Bare-throated Tiger Herons

The last time I was at Macaw Lodge the water bird I most enjoyed photographing was the Muscovy Duck who was not on their lake this week, maybe late migrating? But we had an almost as interesting small group or family of Bare-throated Tiger Herons (eBird link). Here’s three shots, all different, of this water bird I’ve seen most often on my Tarcoles River boat tours, but also on pretty much all river and mangrove tours. See my other photos in the Bare-throated Tiger Heron GALLERY.

Bare-throated Tiger Heron, Macaw Lodge, Carara NP, Costa Rica
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Southern Rough-winged Swallow

Michael, a resident naturalist at Macaw Lodge, told me that they did not see this bird much there. And I’ve only seen him in 3 other places in Costa Rica as shown in my Southern Rough-winged Swallow GALLERY. You can read more about him on eBird, the Southern Rough-winged Swallow, Stelgidopteryx ruficollis, a seasonal migrant here from South America who is slightly different from the Northern Rough-winged Swallow, who is both a migrant from North America and some a resident in Costa Rica. Several species have individuals who evidently like it here and just decide to stay along with the ones born here.

People living in the northern hemisphere often think that the only migrants are from the north flying south, but as the literal center of the Americas we get just as many migrants flying north from the southern hemisphere (like this bird). It also explains the two names of “Rough-winged Swallows,” the “Northern RWS” migrate here from the north and the “Southern RWS” migrate here from the south. That is why Costa Rica and other parts of Central America are meccas for bird-watching! You can see birds from both hemispheres! 🙂 Here’s 2 individual shots and 2 group shots of this southern migrant . . .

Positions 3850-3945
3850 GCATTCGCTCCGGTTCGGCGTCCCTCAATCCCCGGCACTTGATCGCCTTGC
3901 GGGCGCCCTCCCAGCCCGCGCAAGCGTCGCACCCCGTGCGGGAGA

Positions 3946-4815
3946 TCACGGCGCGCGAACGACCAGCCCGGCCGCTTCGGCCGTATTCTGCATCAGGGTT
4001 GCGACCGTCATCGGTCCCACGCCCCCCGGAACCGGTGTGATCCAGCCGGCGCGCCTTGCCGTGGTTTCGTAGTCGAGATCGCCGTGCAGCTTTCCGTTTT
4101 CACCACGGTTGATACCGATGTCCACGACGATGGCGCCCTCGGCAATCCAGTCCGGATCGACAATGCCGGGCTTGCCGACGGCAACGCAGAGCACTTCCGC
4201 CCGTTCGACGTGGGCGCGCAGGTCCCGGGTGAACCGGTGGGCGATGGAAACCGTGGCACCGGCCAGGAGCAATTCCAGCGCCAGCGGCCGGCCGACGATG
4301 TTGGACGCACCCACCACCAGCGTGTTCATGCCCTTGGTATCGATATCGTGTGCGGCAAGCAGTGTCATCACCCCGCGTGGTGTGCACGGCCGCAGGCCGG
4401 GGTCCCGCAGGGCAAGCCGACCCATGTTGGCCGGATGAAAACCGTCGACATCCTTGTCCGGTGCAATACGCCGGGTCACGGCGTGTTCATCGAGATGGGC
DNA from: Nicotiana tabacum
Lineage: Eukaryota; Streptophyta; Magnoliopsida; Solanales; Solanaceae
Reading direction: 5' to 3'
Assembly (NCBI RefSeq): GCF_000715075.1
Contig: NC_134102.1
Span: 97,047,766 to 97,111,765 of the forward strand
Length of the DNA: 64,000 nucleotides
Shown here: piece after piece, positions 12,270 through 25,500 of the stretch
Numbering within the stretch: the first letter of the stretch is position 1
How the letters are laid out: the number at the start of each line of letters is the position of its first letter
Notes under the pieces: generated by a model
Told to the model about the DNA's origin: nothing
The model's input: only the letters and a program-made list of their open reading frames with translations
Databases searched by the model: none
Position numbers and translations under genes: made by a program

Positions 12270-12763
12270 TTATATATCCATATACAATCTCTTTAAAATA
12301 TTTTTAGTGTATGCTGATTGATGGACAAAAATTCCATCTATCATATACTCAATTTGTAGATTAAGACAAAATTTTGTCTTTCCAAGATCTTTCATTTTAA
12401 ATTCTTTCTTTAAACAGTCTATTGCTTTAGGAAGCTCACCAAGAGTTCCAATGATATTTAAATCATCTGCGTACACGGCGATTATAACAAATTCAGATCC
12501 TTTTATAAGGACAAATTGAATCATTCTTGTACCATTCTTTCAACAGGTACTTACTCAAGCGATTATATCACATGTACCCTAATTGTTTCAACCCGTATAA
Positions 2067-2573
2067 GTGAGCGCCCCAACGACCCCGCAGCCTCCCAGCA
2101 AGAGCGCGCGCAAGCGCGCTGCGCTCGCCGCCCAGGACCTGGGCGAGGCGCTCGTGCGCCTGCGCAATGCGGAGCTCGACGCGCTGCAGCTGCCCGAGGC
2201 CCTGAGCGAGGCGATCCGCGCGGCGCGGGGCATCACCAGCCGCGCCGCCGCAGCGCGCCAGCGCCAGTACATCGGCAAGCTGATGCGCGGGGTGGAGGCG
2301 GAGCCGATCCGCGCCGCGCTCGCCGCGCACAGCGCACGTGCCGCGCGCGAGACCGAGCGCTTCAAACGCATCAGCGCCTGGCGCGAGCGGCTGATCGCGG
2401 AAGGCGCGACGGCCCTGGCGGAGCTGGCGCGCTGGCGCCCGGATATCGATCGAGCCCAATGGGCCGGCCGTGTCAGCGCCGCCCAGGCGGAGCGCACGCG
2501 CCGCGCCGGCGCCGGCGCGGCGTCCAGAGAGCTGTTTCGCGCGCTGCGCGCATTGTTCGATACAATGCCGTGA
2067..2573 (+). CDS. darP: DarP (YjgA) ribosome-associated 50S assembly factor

Southern Rough-winged Swallow, Macaw Lodge, Carara National Park, Costa Rica
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Art Fair One Week from Today!

The annual weekend art fair that I have been participating in for 3 years now is next weekend, December 8-10 at a new location, Calle 2 Plaza, in the same plaza as the new Galería Artenas which is now the sponsor of the art fair. That means you can find Charlie Doggett “Nature as Art Photography” next weekend in both places! Side by side! 🙂

I will continue to have 6 wall art photos, all of my greeting cards and floral accent pillows plus 5 photo books in the Galería Artenas through 13 January, my last day as a member of that cooperative, which I will explain later. But I WILL HAVE 7 DIFFERENT ITEMS IN THE ART FAIR! (1) A new CR Butterflies 2024 Calendar, (2) Atenas Tote Bags, (3) T-shirts, (4) Coffee Mugs, (5) Mouse Pads, (6)several different Wall Art Photos, and (7) a few different Photo Books including my brand new Pura Vida Butterflies, Second Edition with more than 240 species! (Linked to a free preview of it!)

Don’t Miss the “Just in Time for the Holidays” Art Fair next weekend, December 8-10 at Calle 2 Plaza next door to Linea Vital Medical Plaza! 3-7 Friday, 10-7 Saturday and 10-2 Sunday.

¡Pura Vida!

An Elusive Toucan!

Though some flew over and I heard a lot of toucans calling out in the forest, I only got photos of this one, a Yellow-throated Toucan, Ramphastos ambiguus, about 30 feet up in the trees of the forest between my cabin and the dining room. Definitely not my best toucan photos, but glad to at least get one while at Macaw Lodge! 🙂